Tea and French cheese have quite a bit in common. Both start with simple ingredients, and the flavors can change based on various factors. Processing, aging, temperature, seasonality, and terroir are influencing factors in both. I learned all about this and had the opportunity to taste fantastic tea and cheese pairings at a unique opportunity at The French Cheese Board. Cheese is one of my most favorite foods, so with the tea pairings I was in absolute heaven.

Walking in the space I was tempted by the cheese in the small 'shop' up front. Two cases filled with various cheeses. Past the shop was the gallery space, with plenty of room for exhibits. The current show features French female sports professionals expressing their feelings for cheese. These portraits ranged from cheeky to stoic. It was fun to gaze at each painting and wonder what the models' creative process was to express her feelings for cheese.

The cheeses were waiting for us on a plate when we were seated, singing their siren song of lactose-filled goodness. Each tea was presented separately, brewed fresh for each pairing. In order to select the pairings for the event, they started off with the cheeses and sampled many different teas to see what worked well together.

Heidi Johannsen Stewart and Charles Duque
During the tasting, Bellocq co-founder Heidi Johannsen Stewart and Managing Director of the French Dairy Board Charles Duque discussed tea, cheese, and how the flavors worked together. There was serious magic happening with each nibble and sip. The teas enhanced the cheese, bringing out flavors, and muting aggressive ones. Here are the clever pairings we enjoyed:

2004 Aged White Peony tea with a Raclette: The cheese brought out the spice and sweetness of this tea. The woodsy flavor paired perfectly with the raclette. A nice way to wake up the palate.

Kikyua blended tea with Brillat Savarin: Oh the aroma of this tea! It was soft, floral, vegetal, gentle and romantic. The tea accentuated the buttery gorgeous cheese. It was a sensual, sweet, and savory experience. This was one of my favorite combinations. I'm not usually a fan of rose flavor in tea and I was surprised at how much I liked it, especially with this cheese.  We all decided this was a sexy pairing!

Shui Xian Oolong with Comté: This was a dynamic flavor combination. The medium roasted 'rock' tea was mineraly and roasty which brought out the sweetness in the cheese. The cheese was meaty with a little bit of funk, which was calmed by the tea.

Gypsy Caravan with Camembert: The tea was surprisingly soothing and mellow. It felt like a warm hug. The slightly smoky, mushroom-y tea dissolved a bit of the creaminess of the cheese and enhanced the earthiness. It was a smart pairing, giving fuller flavor to such a rich cheese.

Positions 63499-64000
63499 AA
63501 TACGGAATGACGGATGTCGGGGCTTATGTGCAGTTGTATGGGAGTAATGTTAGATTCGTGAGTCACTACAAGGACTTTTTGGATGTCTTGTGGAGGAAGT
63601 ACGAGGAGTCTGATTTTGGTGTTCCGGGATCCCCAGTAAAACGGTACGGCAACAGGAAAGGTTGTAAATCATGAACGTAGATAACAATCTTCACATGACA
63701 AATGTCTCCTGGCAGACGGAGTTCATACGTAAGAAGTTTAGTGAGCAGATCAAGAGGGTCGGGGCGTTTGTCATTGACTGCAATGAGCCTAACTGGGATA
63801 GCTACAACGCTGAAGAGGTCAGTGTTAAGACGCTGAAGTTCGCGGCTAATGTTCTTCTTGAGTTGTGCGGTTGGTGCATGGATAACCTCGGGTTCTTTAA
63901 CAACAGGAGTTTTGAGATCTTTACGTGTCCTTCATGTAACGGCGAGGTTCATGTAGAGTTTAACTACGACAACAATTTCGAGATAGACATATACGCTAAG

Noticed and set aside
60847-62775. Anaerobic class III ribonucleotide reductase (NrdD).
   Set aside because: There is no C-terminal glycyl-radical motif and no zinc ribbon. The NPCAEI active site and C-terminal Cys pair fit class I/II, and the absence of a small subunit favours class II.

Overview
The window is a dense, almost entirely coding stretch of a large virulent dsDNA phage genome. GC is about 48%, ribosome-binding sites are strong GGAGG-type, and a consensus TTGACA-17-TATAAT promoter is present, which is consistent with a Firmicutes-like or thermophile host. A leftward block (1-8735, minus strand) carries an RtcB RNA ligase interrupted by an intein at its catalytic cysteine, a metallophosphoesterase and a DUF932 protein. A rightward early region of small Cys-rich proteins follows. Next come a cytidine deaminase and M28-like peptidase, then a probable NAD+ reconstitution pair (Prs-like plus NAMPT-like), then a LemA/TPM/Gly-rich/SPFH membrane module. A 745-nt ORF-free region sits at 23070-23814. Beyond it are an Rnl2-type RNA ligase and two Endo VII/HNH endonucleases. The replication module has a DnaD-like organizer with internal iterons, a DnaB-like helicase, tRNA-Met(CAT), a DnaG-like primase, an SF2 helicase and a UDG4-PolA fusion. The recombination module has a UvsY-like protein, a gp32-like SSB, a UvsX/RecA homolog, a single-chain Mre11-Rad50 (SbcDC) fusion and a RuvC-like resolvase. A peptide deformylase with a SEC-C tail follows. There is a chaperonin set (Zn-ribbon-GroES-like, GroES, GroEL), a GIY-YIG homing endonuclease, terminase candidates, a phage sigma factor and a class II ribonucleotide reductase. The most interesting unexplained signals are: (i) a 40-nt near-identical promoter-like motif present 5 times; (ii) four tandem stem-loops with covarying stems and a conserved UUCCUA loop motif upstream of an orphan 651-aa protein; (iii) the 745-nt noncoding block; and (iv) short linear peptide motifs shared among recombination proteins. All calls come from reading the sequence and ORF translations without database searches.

Darjeeling Second Flush with Bleu d'Auvergne: Up to this point I found that the teas would bring out certain flavors in the cheese, but in this pairing the pungent cheese brought out the sweetness in the tea. The muscatel of the Darjeeling came through after a nibble of cheese. The cheese was grassy and very salty which was also mellowed a little by the tea. I'm not terribly fond of bleu cheese, but this one was much quieter than most that I've had. It was very enjoyable.

Golden Puerh with Epoisses: I was hesitant to try this combination! Pungent puerh and a funkalicious cheese together? Could that really work? My first few tastes were a bit overwhelming, but after my palate adapted to what it was tasting, I started to enjoy it. The 'bold on bold' combination ended up blending and calming each other, instead of battling. The chocolaty, leathery tea stood up to the stinky cheese. It was an interesting choice, and a fun way to end the tasting session.

The discussion got into specifics of taste and even how your perception of flavors change based on time of day and what you've eaten previously. I was left floating in a haze of harmonious flavors, my belly happy with all of the tea and cheese.

Each pairing was carefully thought out, and worked very well. This was an educational and enjoyable evening. I often find myself near the French Cheese Board, and the cheese will be singing my name until I go back for more. To learn more about their events, you can visit their website here. For more on Bellocq teas, you can also visit their website.

Friday, June 5, 2015

Tasting: Red-Tailed Hawk from Andrews & Dunham Damn Fine Tea

I had a chance to meet the guys behind Andrews & Dunham Damn Fine Tea at the Coffee & Tea festival earlier this year. They are fun, lively guys with tasty tea blends. I had the chance to take home the red-tailed hawk tea, and I finally have a moment to write about it.

This tea is a blend of black teas from 'The mountains of India" so the Darjeeling, Assam, and Nilgiri regions come to mind. The dry leaves are floral with the scent of dried raisins and apricots. There is a grapey muscatel aroma which is most likely from the Darjeeling leaves. Very sweet and mouth watering. There is a sweetness and maltiness as well.